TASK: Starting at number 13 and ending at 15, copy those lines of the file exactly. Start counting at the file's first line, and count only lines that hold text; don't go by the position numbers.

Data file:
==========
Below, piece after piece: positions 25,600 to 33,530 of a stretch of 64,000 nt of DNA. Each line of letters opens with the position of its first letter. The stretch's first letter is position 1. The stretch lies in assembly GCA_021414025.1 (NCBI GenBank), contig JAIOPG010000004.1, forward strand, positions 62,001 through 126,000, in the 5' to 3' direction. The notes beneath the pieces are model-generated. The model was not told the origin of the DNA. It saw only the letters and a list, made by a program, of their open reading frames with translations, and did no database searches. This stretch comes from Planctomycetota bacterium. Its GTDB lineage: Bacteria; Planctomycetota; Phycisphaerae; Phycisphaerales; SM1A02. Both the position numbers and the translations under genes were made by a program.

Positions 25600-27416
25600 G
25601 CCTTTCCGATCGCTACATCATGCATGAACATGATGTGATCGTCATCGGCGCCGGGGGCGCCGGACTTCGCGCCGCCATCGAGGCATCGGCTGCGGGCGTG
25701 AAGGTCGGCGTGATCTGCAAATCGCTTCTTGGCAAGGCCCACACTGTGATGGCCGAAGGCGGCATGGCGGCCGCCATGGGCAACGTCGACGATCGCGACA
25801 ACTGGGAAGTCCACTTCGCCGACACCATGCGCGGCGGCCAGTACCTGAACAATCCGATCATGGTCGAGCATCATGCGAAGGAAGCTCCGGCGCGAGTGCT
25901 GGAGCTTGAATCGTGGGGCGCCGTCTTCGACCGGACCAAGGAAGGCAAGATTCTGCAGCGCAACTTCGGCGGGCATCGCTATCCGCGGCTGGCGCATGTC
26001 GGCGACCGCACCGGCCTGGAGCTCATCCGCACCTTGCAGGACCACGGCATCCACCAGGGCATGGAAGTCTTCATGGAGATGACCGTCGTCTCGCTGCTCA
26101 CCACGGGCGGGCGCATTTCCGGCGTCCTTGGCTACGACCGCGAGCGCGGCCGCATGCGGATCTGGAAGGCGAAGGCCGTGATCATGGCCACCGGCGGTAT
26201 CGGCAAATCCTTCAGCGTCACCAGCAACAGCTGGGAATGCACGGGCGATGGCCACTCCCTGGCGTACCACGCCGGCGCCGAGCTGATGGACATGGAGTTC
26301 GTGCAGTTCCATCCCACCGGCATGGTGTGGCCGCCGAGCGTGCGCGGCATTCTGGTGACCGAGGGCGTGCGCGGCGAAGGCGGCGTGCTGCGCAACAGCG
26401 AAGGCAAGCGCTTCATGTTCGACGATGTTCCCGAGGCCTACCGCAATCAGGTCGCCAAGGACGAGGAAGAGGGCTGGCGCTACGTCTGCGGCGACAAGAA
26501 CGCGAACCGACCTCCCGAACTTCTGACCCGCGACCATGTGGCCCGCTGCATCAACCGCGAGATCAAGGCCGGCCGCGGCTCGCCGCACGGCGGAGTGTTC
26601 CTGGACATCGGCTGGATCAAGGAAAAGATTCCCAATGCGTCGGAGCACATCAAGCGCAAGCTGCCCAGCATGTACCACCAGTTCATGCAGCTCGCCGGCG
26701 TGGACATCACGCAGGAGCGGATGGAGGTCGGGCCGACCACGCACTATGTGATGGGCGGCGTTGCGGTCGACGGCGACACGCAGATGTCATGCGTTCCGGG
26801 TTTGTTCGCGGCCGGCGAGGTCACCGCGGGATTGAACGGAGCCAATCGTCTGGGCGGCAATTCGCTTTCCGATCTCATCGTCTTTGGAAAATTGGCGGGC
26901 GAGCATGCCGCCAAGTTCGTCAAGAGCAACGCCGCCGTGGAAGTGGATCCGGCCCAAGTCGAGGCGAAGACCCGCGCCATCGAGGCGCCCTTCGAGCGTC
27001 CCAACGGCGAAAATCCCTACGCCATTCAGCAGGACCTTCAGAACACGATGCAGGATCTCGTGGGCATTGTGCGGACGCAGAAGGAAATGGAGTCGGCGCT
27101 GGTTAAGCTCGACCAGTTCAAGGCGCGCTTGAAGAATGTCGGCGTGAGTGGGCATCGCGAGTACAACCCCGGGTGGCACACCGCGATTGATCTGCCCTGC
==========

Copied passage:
26501 CGCGAACCGACCTCCCGAACTTCTGACCCGCGACCATGTGGCCCGCTGCATCAACCGCGAGATCAAGGCCGGCCGCGGCTCGCCGCACGGCGGAGTGTTC
26601 CTGGACATCGGCTGGATCAAGGAAAAGATTCCCAATGCGTCGGAGCACATCAAGCGCAAGCTGCCCAGCATGTACCACCAGTTCATGCAGCTCGCCGGCG
26701 TGGACATCACGCAGGAGCGGATGGAGGTCGGGCCGACCACGCACTATGTGATGGGCGGCGTTGCGGTCGACGGCGACACGCAGATGTCATGCGTTCCGGG